Using the Vocabulary Pyramid in Social Studies

“A strategy to unlock vocabulary” by Roderick Graves, Social Studies Specialist – Holub Middle School

Teaching students academic and content vocabulary is one of the most important components to mastering social studies. There is nothing more deflating than thinking you have done a great job teaching a lesson only to discover that students missed a question on an assessment because they did not understand an academic or content vocabulary term.

One excellent strategy for vocabulary is the Vocabulary Pyramid, which is found in Dawn Vinas’ manual entitled, Vocabulary Strategies for Social Studies.” The vocabulary pyramid is an efficient and versatile way to ascertain student mastery of a term or concept effectively and efficiently.

With this strategy, students are given a pyramid divided into five horizontal lines representing five levels of difficulty. Each line of the pyramid is numbered top to bottom with the number one at the top and five at the bottom of the pyramid. Each numbered line of the pyramid represents the number of words students must use to define the vocabulary term. For example, if students are given the word “liberty” for level one at the top of the pyramid, students must define “liberty” in one word. Students could define the term “liberty” in one word using the term “freedom.

Based on the students’ definitions, an educator would immediately be able to determine whether students have mastered the terms given and be able to reteach the words students struggled with. The pyramid is also good for achieving a high level of rigor and engagement. An educator can “scaffold” vocabulary by selecting words that have increasing levels of difficulty, which benefits English Language Learners (Emergent Bilingual), special education students, advanced or on-level students. One could select five words related to a particular concept, unit, or theme, which would help students understand the relationship(s) between those words.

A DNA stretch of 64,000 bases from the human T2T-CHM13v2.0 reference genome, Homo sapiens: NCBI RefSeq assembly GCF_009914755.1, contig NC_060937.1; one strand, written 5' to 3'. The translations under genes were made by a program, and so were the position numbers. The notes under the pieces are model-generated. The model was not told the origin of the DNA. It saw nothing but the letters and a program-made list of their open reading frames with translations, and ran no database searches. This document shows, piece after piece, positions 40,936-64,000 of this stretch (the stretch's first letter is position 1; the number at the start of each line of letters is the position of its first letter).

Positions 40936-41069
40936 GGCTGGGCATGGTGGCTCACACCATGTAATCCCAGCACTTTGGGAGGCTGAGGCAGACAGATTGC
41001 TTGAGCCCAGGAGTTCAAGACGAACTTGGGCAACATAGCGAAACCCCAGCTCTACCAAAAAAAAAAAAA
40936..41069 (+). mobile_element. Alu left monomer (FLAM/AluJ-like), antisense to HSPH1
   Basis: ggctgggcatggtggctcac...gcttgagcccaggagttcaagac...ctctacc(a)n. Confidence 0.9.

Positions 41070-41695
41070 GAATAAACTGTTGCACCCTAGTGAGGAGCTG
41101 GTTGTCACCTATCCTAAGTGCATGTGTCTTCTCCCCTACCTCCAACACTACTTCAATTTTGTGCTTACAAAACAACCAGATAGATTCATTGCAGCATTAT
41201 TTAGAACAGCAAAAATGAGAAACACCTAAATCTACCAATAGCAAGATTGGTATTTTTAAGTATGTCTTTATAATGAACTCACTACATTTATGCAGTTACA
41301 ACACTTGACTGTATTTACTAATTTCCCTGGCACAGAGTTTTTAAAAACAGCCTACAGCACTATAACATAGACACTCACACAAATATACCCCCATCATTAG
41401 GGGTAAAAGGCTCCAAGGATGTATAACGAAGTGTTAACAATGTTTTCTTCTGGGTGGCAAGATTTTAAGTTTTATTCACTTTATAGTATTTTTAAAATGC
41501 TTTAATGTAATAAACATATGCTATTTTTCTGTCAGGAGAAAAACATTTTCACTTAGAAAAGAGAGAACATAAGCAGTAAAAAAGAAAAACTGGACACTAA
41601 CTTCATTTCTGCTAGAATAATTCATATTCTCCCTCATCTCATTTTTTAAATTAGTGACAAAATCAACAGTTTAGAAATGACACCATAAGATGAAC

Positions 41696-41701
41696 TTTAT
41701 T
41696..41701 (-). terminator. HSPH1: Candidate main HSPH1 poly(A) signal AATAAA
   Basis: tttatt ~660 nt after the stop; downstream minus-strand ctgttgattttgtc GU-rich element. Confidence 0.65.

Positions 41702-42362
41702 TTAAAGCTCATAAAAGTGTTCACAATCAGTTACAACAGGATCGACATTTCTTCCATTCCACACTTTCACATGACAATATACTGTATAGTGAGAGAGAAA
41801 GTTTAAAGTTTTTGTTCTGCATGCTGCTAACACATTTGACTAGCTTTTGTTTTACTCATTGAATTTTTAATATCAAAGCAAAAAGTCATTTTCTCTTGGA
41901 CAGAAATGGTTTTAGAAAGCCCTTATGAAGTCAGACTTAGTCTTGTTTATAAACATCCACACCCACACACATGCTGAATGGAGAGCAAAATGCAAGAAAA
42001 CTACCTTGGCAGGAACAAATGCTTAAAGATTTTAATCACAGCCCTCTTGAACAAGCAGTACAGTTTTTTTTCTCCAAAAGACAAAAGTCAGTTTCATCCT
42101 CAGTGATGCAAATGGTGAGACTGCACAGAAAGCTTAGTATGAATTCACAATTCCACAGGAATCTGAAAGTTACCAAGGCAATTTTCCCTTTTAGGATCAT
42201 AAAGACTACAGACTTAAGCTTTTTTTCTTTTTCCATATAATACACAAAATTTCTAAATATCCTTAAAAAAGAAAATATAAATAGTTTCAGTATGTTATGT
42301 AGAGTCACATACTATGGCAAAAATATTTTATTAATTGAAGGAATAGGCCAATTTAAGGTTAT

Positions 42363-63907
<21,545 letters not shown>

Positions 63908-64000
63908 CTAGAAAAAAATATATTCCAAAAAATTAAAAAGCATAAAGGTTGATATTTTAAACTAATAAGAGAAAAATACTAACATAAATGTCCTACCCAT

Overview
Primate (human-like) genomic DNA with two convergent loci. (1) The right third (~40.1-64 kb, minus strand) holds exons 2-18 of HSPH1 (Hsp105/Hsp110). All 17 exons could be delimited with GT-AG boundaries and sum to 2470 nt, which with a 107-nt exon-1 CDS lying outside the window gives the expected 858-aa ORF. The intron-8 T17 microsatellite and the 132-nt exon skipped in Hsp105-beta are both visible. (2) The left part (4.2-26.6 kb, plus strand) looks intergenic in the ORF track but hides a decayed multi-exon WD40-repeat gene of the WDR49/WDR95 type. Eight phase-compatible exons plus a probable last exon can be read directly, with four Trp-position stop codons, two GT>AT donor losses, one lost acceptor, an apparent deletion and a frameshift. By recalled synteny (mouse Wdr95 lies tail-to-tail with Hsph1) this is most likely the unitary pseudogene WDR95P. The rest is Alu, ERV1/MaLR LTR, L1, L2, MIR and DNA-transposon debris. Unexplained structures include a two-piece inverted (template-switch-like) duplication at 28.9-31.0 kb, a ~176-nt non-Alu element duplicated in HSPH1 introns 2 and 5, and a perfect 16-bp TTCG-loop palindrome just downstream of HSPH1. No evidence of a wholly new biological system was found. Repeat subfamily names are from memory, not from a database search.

The pyramid also provides a myriad of choices for implementation and engagement. A teacher could randomly assign the words to the levels, purposefully assign more difficult terms to the higher levels of the vocabulary pyramid or allow students to decide which words will be used for each level. Students could complete the activity individually or in small groups.

Within groups, students could compare their pyramids, justify their definitions, and explain why they put certain words at certain levels.

One could choose one vocabulary term and ask students to define the word in decreasing order from five words to one word, increasing the level of difficulty and reinforcing the term or concept. Furthermore, students could also draw a picture of each term, adding an additional layer of interaction and rigor.

The vocabulary pyramid is an excellent strategy and an effective assessment tool. It is efficient, engaging, diverse, and rigorous. It is appropriate for all ages and types of learners and is an effective tool for instruction, intervention, and review.

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